Being able to wire effectively and quickly is a valuable skill for any bonsai grower. Wiring enables us to alter the shape of roots, trunk or branch. Rather than wait many years for a tree to grow into a particular shape using clip and grow technique, wire can be used to instantly alter the appearance of a bonsai tree.
Below are 15 tips shared by readers which are sure to help you wire your trees better.
"Wire tree starting from the lowest branch and work your way up. Also, when wiring, the branch will twist little by little in the direction of the wiring, one should use the twist of orientation to one’s styling advantage, and if twisting counter to desired, one can counter with offhand just in front wire placement action (basically lose counter rote branch and come forth with wiring hand until wire grabs it into that position). Both hands should be on the branch/wire. Making all bends only bend directions following the rotation of the wire."
Very sound advice there. If you can bear these great tips in mind when you are wiring your next tree you will find the wire much more functional and the whole experience more rewarding.
It would not have been possible to achieve this design without the aid of wire.
"If you want to bend a branch down you wrap wire over the branch and if you want to bend the branch up you wire underneath the branch . With memory loss my tip to easily remember the rule is think of opposites . up is under and down is over. Don't be afraid to wire. Practise makes perfect."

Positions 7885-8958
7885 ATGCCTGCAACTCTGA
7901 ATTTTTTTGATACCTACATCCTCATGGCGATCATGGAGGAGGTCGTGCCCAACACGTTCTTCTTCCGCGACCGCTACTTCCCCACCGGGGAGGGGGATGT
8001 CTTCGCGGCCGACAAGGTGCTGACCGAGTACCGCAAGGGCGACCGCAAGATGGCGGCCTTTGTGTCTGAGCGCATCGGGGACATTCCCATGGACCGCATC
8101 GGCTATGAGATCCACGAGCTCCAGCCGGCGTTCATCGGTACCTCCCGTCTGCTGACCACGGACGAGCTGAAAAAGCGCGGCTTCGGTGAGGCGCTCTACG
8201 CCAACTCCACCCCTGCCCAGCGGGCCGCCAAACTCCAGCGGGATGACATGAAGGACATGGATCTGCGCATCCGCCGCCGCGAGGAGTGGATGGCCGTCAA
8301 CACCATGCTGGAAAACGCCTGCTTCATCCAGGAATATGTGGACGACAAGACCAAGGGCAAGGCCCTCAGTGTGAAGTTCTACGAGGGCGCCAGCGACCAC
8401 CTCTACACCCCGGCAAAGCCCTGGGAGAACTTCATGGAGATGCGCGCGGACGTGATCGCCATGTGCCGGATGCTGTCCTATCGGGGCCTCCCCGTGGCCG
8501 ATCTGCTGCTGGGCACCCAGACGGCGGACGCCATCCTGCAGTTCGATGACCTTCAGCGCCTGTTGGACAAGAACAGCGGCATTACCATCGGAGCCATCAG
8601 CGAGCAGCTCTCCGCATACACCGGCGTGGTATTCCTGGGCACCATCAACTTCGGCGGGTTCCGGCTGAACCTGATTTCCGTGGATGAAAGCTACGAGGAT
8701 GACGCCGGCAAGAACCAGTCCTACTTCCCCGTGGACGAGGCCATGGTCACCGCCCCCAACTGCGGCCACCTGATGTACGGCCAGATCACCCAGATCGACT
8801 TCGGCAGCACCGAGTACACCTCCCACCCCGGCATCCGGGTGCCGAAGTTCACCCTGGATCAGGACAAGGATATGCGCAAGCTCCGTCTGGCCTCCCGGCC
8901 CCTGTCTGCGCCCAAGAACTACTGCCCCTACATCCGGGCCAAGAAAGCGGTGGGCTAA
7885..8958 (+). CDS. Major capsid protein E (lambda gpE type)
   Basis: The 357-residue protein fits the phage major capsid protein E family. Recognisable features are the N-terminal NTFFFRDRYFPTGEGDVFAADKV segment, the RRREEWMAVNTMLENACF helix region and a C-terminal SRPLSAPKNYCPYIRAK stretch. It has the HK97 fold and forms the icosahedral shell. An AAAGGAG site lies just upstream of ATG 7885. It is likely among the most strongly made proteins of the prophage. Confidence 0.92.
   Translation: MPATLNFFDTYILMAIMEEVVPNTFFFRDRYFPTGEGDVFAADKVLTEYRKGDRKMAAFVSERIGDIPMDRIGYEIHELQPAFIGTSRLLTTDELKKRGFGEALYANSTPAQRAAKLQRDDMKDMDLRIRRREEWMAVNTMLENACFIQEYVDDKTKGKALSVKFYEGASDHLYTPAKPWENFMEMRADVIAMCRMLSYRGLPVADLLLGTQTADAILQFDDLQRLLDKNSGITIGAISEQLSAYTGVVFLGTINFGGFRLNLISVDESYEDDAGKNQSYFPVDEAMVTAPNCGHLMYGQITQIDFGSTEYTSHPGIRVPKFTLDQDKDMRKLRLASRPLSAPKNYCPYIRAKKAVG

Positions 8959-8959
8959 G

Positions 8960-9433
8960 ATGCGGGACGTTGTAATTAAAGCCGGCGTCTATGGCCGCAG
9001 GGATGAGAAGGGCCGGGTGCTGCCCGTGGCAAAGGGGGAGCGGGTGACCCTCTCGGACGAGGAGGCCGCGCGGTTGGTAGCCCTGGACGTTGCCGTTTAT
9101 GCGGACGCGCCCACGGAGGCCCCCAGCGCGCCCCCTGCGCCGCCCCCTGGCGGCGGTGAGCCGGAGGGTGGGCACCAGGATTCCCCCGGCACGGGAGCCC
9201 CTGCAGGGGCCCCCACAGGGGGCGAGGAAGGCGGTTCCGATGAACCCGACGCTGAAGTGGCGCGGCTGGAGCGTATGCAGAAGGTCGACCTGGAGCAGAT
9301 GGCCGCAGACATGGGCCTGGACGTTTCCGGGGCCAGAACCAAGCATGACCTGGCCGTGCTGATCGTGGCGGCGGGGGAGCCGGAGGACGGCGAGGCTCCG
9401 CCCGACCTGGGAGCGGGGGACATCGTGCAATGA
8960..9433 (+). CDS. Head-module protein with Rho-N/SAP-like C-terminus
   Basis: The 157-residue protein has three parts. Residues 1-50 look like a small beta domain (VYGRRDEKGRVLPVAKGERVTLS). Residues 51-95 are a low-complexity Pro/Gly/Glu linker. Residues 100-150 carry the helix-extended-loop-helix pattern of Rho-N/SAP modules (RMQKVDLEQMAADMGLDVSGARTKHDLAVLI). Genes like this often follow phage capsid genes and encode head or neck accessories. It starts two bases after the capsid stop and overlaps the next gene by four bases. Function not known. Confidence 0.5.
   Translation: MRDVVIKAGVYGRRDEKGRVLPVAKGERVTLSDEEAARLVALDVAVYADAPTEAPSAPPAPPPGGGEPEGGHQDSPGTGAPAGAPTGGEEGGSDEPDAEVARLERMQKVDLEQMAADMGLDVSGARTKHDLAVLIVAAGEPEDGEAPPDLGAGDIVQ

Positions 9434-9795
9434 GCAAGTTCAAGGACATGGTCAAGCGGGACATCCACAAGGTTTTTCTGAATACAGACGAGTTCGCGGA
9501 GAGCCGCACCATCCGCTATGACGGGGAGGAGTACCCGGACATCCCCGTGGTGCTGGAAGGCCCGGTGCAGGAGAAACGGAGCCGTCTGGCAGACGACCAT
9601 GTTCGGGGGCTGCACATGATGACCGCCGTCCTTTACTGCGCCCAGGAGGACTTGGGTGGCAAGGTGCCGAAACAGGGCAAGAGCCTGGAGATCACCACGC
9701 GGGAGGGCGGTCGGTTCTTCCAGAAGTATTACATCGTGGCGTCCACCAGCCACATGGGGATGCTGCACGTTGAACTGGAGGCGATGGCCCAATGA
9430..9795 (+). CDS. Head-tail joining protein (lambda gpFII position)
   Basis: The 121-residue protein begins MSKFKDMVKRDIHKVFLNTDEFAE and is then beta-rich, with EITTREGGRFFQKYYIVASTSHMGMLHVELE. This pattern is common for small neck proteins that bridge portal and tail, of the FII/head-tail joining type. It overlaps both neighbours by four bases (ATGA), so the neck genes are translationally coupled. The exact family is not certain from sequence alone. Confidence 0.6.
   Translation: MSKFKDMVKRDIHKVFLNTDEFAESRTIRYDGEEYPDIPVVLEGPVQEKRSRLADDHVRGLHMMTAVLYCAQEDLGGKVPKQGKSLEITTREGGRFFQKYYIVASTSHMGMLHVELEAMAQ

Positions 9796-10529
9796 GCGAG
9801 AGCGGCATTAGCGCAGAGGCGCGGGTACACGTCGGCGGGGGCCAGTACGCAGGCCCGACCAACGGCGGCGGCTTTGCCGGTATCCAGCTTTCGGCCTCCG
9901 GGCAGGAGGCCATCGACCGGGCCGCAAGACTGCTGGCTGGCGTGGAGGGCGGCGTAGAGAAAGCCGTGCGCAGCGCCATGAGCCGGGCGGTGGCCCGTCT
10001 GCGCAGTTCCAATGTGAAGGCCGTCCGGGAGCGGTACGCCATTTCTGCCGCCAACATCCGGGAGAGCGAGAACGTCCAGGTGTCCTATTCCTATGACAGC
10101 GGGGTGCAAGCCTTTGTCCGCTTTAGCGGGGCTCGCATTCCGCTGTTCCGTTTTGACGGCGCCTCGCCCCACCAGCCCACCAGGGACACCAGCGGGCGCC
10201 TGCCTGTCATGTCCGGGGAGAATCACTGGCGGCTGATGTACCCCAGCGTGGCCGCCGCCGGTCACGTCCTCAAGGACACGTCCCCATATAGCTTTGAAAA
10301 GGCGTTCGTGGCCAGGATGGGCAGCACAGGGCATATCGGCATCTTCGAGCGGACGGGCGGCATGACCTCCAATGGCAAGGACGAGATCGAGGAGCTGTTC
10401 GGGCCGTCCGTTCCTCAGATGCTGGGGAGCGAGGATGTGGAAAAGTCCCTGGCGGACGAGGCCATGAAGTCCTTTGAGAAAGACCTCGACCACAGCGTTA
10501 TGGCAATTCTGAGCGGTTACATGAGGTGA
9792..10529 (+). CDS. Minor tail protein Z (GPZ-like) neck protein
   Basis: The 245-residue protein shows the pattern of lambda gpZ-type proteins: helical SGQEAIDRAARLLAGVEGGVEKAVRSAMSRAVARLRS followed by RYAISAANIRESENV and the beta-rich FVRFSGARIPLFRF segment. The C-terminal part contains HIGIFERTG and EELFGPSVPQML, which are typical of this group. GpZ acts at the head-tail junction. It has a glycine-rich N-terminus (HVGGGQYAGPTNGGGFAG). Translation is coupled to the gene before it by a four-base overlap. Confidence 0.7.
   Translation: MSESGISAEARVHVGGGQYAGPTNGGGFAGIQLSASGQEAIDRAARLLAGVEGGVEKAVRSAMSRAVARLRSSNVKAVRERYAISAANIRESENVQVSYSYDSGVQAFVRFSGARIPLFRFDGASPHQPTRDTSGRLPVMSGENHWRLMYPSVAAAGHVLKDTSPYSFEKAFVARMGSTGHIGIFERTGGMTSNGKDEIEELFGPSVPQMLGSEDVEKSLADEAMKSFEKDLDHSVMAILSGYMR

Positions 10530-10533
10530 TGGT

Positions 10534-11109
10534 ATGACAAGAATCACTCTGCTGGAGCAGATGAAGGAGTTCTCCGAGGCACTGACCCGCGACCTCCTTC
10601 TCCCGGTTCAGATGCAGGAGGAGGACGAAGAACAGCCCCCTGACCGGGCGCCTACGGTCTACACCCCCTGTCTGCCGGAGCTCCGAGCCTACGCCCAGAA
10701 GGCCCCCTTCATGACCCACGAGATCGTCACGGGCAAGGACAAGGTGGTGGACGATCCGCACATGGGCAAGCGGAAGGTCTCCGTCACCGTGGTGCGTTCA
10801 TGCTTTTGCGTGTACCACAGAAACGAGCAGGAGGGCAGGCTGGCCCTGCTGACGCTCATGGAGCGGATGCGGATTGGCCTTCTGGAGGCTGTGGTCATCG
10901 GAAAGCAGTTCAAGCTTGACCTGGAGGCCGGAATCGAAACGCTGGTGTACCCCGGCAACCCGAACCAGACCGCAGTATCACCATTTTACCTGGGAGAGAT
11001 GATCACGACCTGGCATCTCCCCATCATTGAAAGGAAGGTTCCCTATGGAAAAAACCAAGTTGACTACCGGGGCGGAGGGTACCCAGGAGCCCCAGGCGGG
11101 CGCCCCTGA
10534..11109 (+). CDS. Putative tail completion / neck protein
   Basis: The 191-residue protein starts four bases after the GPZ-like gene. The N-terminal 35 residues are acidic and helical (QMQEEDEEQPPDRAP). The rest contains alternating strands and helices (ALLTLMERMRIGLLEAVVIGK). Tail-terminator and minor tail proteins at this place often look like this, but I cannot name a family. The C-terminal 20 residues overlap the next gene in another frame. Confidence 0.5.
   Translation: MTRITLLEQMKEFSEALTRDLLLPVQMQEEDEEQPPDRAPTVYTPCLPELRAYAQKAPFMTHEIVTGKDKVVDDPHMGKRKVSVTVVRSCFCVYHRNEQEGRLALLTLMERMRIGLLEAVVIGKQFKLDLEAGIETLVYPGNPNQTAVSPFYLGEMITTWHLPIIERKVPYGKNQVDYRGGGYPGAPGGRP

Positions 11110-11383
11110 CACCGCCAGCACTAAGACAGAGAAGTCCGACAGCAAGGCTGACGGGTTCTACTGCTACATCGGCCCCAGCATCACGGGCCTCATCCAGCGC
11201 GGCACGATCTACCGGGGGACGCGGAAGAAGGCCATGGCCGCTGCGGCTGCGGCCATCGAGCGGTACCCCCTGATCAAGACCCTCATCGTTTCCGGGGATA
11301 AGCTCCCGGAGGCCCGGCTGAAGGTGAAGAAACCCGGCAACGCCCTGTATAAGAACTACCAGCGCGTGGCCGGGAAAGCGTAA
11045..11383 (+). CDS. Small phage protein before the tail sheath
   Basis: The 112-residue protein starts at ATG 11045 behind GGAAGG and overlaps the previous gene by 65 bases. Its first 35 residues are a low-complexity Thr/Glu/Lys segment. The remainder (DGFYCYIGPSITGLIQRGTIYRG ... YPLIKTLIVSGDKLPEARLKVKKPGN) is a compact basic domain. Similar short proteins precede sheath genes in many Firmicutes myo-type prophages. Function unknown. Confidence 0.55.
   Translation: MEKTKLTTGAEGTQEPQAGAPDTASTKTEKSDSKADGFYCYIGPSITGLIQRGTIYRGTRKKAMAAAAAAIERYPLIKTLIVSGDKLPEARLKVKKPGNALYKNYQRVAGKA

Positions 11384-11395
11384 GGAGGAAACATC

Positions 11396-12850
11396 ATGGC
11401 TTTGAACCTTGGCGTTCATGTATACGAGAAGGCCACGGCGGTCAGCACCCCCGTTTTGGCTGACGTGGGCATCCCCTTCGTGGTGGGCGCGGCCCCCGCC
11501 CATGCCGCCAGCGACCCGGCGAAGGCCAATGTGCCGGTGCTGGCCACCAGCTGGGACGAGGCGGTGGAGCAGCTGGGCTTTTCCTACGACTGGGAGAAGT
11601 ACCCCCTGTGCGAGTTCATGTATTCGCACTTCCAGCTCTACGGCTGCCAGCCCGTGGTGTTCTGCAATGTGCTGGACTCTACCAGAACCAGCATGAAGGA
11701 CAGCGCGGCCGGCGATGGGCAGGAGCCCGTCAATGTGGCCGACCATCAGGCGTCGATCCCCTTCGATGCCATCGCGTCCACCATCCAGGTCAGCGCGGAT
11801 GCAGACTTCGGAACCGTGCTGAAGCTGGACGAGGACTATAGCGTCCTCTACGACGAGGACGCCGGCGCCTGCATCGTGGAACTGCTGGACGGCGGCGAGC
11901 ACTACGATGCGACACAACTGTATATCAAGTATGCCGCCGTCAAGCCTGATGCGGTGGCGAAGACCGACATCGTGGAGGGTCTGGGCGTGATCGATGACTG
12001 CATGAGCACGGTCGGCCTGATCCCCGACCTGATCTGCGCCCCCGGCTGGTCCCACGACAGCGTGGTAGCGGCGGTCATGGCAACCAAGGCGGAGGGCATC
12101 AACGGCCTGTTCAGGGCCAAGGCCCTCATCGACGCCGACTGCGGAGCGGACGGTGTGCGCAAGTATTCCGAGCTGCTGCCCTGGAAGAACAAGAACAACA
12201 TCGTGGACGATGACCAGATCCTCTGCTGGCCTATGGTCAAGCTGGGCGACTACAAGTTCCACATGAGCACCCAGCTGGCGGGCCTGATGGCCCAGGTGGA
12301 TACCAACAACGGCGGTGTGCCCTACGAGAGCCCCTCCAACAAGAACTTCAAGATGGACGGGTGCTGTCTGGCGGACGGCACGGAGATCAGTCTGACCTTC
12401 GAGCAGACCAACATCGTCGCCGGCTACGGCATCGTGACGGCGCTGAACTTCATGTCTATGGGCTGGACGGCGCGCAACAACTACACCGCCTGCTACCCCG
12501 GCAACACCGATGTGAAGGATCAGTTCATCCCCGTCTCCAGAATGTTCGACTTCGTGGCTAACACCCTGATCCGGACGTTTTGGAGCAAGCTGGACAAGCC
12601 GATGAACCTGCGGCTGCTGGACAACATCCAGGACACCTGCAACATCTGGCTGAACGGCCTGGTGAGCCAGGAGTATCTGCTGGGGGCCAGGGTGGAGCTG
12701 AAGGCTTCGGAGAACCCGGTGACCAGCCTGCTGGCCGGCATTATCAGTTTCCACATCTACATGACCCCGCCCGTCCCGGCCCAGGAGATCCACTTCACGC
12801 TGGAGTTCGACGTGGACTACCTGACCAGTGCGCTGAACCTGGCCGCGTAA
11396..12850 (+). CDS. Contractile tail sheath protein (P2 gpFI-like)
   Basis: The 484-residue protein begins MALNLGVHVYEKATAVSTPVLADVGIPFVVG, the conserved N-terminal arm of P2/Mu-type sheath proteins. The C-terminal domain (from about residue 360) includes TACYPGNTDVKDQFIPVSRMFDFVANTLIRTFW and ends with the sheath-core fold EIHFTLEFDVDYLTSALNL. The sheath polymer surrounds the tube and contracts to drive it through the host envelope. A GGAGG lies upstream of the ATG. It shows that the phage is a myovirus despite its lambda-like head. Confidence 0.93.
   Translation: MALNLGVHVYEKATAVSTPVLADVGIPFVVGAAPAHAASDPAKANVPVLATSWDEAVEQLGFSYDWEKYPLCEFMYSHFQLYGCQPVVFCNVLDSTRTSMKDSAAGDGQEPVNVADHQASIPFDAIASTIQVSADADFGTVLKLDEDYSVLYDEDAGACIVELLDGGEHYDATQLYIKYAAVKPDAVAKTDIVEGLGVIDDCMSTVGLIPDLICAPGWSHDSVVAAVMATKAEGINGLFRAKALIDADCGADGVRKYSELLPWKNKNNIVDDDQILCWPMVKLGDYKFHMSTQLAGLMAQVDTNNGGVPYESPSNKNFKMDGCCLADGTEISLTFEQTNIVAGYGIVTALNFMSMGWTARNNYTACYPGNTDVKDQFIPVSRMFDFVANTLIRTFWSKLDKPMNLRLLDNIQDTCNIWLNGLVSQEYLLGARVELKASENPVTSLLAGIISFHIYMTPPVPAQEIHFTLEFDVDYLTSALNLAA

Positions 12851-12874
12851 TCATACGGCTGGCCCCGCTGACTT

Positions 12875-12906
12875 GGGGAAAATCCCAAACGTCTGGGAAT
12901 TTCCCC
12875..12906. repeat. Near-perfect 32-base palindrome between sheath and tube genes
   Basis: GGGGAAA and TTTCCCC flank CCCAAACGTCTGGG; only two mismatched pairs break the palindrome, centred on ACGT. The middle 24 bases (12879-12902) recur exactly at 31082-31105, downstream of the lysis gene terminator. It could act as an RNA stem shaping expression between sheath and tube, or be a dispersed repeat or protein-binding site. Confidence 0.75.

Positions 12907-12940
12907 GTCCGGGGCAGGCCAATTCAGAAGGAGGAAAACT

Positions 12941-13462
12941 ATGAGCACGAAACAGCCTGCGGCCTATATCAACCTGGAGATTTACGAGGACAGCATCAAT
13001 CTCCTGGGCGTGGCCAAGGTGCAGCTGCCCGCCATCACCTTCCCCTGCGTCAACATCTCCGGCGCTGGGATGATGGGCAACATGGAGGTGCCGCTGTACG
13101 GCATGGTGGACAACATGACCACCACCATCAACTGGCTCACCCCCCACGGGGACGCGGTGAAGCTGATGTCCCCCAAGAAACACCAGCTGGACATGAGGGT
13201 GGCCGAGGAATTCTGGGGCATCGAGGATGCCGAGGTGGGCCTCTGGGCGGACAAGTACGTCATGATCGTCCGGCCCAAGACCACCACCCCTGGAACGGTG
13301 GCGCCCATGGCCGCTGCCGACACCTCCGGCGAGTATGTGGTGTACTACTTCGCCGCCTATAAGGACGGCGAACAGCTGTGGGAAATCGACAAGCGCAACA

This is a great tip to remember as failure to use this strategy will see you see-sawing the branches when bent as the wire will not hold them in the bent position.
For sure, much like any art, the more you practise it the better you become.
"Gnarly branches, as Dan Robinson says, are great. Big bends create lots of movement which creates beautiful trees. Linear branches give a juvenile impression. Exaggerate the bends!"
This is most certainly true and especially valuable advice if you are creating shohin trees as they need to do so much more if they are to compete with the viewers attention when placed amongst larger trees. One also needs to seize the opportunity to put these bends into branches or trunks while the material being bent is still young enough to do so. The exaggeration comment is very valid too as plant material thickens as it ages and thus the bends become increasingly subdued so although they may look a little too wacky in the beginning, after time they mellow and are much more presentable.
"When bending a more lignified growth, the distance between wraps must be reduced. This will prevent the branch from splitting and keep the bark intact. When one gets a bit of experience, cracked branches and bark can be repaired but this method may require a finer wire. When directing growth in this method, I try to remember the roots mirror or balance the canopy. "As above so is below""